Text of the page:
The photospheric measures of the magnetic field can be also used to produce a model of the coronal field and determine the connections between each pair of magnetic sources (Barnes et al., 2005). A successful prediction method based on the coronal magnetic connectivity has been developed by Georgoulis & Rust (2007). The computation of a parameter named effective connected magnetic field strength which is derived from a connectivity matrix describes the magnetic flux distribution of an AR and provide a probability of flare occurrence. Also this method seems efficient for major solar flares.

Beside of the above mentioned methods there are also statistical methods which obtained good results: for example a method based on the flaring history of the observed ARs developed by Wheatland (2004). This method assumes that the events obey a power-low frequency-size distribution and occur on short timescales following a Poisson process with a constant mean rate. This method appeared to be more accurate at predicting X events, which are more important contributors to space weather, than M events. Another forecasting method, performed on statistics base, has been proposed by Bloomfield et al. (2012). It uses the McIntosh group classification of sunspot groups (SGs) observed in photosphere and assumes that flares are Poisson-distributed processes. This method showed that Poisson probabilities perform comparably to other more complex prediction methods.

A completely different approach to flare forecasting belongs to the Machine Learning framework. In this case, the properties utilized for prediction (named features) are automatically extracted from observations and they are ranked according to their correlation with the event occurrence. Recent examples of machine learning results have been obtained by Florios et al. (2018), Inceoglu et al. (2018), Kim et al. (2019), and Camporeale (2019).

Recently, a very useful and complete comparison among some of the above mentioned flare forecasting methods has been performed by Barnes et al. (2016), reaching the conclusion that it may be possible to obtain the best prediction by combining a method which characterizes an AR by one or more parameters and uses a statistical technique. For this reason, in this paper we report the results obtained by the development of a new method which is based mainly on the Zurich classification of the SGs observed at photospheric level and assuming the Poisson statistics for the flare occurrence. We provide an estimation of the capability to host flares of a specified energy range for an AR characterized by a particular configuration, size and fragmentation (Contarino et al., 2009). The data used to reach this goal are described in Section 2. The method is explained in Section 3. Section 4 reports the validation process used to estimate the reliability of our forecastings. Section 5 contains some conclusions.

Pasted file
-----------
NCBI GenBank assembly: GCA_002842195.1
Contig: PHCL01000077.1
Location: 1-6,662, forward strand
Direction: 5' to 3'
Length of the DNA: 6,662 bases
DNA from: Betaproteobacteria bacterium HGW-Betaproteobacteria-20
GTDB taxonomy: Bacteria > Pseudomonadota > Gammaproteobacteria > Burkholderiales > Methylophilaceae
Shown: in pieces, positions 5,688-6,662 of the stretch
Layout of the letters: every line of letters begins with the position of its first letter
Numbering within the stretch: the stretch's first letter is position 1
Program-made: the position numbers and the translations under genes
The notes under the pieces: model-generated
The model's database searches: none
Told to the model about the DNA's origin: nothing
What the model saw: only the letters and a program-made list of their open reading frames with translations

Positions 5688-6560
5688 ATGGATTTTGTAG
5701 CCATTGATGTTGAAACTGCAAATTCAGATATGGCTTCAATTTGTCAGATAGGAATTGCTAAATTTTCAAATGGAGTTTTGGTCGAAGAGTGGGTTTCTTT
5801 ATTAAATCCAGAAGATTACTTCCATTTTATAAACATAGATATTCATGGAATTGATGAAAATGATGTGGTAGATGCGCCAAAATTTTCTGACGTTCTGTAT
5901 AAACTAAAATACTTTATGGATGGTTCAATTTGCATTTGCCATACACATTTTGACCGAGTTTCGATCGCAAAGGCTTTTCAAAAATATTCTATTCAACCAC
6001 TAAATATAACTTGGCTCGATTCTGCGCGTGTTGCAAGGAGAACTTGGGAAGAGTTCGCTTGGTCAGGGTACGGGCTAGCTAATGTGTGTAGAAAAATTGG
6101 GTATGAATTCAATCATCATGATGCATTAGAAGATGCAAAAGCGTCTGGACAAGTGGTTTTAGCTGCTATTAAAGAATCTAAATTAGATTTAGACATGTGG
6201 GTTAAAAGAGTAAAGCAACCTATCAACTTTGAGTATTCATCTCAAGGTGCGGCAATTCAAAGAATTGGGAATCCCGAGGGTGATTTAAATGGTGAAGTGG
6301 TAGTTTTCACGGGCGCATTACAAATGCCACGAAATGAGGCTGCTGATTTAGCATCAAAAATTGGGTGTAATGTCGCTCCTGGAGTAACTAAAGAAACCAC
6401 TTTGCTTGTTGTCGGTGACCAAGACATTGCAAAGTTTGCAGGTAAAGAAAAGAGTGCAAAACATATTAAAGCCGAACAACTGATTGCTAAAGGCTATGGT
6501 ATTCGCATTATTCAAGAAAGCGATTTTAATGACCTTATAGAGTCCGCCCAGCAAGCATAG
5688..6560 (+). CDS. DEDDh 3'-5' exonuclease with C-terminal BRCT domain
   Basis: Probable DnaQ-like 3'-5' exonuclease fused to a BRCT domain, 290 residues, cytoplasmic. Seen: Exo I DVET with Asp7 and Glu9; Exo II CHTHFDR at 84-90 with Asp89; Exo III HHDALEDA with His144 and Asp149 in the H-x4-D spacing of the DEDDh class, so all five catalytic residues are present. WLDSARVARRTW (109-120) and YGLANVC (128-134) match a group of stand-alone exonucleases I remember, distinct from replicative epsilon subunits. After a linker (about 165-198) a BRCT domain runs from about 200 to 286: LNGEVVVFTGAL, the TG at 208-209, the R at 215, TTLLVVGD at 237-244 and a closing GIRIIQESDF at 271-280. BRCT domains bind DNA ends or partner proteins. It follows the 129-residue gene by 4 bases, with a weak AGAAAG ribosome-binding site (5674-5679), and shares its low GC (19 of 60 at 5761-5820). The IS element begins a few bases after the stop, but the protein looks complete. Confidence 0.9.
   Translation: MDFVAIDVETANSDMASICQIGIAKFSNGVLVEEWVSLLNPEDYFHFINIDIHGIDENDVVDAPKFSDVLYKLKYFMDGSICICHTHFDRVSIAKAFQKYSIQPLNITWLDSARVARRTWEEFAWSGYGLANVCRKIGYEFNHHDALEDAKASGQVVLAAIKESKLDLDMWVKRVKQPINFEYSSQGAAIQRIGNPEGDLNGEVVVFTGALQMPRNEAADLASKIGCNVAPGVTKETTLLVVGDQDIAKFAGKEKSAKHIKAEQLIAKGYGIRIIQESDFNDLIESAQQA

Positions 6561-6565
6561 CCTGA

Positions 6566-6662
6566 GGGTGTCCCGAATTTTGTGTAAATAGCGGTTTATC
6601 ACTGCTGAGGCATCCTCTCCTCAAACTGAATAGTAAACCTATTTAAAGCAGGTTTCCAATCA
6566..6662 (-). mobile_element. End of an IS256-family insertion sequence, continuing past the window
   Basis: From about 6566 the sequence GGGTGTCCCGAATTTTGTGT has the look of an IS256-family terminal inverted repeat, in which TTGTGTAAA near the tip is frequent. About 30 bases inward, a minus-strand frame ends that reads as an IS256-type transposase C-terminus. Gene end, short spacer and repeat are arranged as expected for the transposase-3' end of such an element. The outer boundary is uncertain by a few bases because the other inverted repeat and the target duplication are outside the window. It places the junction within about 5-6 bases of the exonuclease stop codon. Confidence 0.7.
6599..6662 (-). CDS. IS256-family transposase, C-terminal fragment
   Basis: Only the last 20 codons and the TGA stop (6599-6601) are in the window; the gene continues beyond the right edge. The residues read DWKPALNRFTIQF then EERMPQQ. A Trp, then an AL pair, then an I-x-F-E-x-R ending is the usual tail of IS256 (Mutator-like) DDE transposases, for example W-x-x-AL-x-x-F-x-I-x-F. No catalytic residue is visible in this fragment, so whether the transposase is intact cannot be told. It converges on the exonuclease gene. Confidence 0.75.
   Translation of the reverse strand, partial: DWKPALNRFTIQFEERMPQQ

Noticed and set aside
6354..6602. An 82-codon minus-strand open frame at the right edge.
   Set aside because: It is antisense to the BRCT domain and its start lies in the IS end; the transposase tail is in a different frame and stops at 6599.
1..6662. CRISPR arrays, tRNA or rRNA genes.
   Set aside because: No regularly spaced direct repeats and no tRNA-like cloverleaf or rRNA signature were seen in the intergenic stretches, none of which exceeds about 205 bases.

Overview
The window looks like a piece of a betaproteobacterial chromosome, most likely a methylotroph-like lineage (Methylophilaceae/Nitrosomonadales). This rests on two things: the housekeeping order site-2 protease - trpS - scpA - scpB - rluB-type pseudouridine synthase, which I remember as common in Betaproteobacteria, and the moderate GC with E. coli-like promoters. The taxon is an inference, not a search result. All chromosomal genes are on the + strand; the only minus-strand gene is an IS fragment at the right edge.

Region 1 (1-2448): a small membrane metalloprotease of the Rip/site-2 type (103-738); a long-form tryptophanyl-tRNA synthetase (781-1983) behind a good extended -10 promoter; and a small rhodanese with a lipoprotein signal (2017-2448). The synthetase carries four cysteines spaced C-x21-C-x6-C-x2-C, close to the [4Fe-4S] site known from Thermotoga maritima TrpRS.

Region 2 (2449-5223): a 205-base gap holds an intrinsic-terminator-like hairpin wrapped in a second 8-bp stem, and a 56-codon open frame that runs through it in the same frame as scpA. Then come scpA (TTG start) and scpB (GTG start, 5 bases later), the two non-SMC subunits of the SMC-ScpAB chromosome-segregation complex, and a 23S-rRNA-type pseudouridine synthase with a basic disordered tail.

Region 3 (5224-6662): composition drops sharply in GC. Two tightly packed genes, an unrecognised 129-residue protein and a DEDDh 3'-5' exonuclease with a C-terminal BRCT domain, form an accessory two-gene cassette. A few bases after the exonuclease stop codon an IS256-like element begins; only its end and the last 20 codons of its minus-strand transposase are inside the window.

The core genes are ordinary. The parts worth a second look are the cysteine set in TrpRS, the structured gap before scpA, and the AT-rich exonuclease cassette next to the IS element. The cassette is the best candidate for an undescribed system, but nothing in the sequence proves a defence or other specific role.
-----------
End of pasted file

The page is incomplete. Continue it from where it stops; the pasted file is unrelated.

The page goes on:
2 Data description

We used data collected daily by the Equatorial Spar of INAF-Catania Astrophysical Observatory (INAF-OACt) from January 2002 up today. When the weather conditions permit, this telescope allows the observation of the photosphere in White Light (WL) by a Cooke refractor (150 mm/2230 mm) which projects a 24.5 cm diameter image of the Sun with a spatial resolution of about 1–2 arcsec depending on the seeing conditions. Every day, with a cadence of 24 h, each SG visible on the disk is cataloged registering some information about the heliographic latitude and longitude of its baricenter, the number of sunspots and pores in the group, SS, the projected area in tens of millionths of the solar hemisphere, AA, the type of penumbra of the main sunspot of the group, t 1, the relative importance between the leading spot and density of the sunspot population, t 2 (see Table 2 of Ternullo et al., 2006 for the details about this parameter) and the group type according to Zurich classification, t 3 (see Zirin, 1998).